Urbanisation, Supralocalisation and the development of Periphrastic DO in Early Modern England





supralocalisation, standardisation, urbanisation, historical sociolinguistics, periphrastic DO, language variation and change, text types


An increasing body of studies point to supralocalisation processes being an important factor in the emergence and development of written Standard English, which largely took place from the Late Middle English to the Late Modern English period (c. 1400–1700). Given that the south-east area, with its metropolis London, played an important role in this development, it is not surprising that this region has received much attention by English historical linguists and philologists. The current paper shifts the focus to written English in the important regional centres of York (North), Bristol (Southwest), and Coventry (West Midlands) in the same period to explore potential supralocalisation processes, which in turn help to further our understanding of the underlying standardisation processes of written English. Couched within the field of historical (socio)linguistics and based on new manuscript material from these urban centres, this paper combines qualitative and quantitative approaches with the philological method to present new findings on the development of periphrastic DO, paying particular attention to the language-external factors place and text type. The results, in line with previous studies, reveal that periphrastic DO primarily occurs in affrimative declaratives and to a lesser extent in negative sentences in all investigated text types in the different urban centres over the period 1400–1700. However, in contrast to earlier findings, no clear rise-fall pattern emerges, and it is diffcult to determine a path of supralocalisation.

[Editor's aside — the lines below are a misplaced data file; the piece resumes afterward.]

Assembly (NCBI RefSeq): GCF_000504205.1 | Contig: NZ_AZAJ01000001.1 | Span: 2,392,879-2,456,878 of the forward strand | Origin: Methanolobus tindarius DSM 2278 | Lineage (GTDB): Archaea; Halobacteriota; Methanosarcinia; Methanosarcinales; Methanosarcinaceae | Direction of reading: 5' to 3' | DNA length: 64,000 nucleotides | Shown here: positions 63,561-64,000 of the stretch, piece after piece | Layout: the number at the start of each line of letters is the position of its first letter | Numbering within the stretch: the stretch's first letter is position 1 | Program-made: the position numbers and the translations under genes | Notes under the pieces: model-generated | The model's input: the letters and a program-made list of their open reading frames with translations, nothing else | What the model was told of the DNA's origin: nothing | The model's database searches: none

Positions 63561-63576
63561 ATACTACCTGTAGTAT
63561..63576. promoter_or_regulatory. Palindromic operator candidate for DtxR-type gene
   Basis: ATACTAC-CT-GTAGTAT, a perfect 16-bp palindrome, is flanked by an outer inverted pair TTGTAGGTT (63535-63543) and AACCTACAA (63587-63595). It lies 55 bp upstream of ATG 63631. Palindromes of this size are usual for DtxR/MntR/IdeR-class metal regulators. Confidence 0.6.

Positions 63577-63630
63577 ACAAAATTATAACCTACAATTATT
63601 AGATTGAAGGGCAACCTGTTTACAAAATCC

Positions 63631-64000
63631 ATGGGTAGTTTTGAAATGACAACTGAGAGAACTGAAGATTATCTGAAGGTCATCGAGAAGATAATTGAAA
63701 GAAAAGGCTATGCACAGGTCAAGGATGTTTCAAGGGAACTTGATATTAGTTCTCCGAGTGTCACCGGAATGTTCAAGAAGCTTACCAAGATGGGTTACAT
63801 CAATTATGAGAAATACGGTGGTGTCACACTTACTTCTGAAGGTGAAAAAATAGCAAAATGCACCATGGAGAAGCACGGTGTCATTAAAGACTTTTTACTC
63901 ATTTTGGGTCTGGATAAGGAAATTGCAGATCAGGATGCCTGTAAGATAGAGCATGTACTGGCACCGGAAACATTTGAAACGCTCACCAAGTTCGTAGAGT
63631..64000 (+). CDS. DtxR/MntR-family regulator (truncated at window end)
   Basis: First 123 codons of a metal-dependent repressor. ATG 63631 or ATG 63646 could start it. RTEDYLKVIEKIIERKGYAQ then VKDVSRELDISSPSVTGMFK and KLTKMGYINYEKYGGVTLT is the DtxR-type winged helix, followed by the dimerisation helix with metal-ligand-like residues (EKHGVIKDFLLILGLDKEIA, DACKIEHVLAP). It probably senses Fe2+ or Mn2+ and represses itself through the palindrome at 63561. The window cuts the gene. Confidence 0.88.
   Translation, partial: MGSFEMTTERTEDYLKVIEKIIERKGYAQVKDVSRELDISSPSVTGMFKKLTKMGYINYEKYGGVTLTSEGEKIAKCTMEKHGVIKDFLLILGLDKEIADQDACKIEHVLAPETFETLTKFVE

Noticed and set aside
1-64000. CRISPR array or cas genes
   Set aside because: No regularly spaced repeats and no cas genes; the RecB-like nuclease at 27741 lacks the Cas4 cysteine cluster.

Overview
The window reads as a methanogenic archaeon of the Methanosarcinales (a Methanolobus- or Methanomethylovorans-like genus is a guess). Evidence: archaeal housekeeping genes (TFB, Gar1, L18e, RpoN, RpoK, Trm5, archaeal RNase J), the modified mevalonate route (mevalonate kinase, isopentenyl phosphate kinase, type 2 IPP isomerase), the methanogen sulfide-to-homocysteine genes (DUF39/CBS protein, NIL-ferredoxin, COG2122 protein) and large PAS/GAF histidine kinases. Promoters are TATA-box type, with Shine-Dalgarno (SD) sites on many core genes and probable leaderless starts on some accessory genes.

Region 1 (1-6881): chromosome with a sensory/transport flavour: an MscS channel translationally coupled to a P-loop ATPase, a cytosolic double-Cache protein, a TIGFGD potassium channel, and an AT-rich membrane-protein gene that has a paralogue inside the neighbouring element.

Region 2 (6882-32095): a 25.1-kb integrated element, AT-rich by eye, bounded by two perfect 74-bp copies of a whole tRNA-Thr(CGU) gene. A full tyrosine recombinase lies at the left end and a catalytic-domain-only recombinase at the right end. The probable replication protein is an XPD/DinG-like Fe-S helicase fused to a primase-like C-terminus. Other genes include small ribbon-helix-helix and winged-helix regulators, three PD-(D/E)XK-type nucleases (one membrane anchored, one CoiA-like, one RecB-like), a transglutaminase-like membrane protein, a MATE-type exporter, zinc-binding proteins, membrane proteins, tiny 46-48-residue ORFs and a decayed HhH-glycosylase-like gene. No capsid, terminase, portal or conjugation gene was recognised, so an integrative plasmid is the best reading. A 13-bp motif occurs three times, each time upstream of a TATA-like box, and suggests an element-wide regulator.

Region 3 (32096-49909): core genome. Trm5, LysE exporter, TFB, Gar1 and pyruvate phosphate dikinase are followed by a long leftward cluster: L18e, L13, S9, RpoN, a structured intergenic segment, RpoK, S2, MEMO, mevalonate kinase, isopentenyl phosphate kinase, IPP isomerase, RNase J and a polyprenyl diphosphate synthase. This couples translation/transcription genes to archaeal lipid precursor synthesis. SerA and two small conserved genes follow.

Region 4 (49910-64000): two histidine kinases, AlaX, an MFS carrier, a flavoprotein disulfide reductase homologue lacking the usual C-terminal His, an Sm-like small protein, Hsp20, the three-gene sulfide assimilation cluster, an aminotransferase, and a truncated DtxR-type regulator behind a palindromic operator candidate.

2022-10-10 — Updated on 2022-11-22




Special Issue: Morphosyntactic Variation in Early Modern West Germanic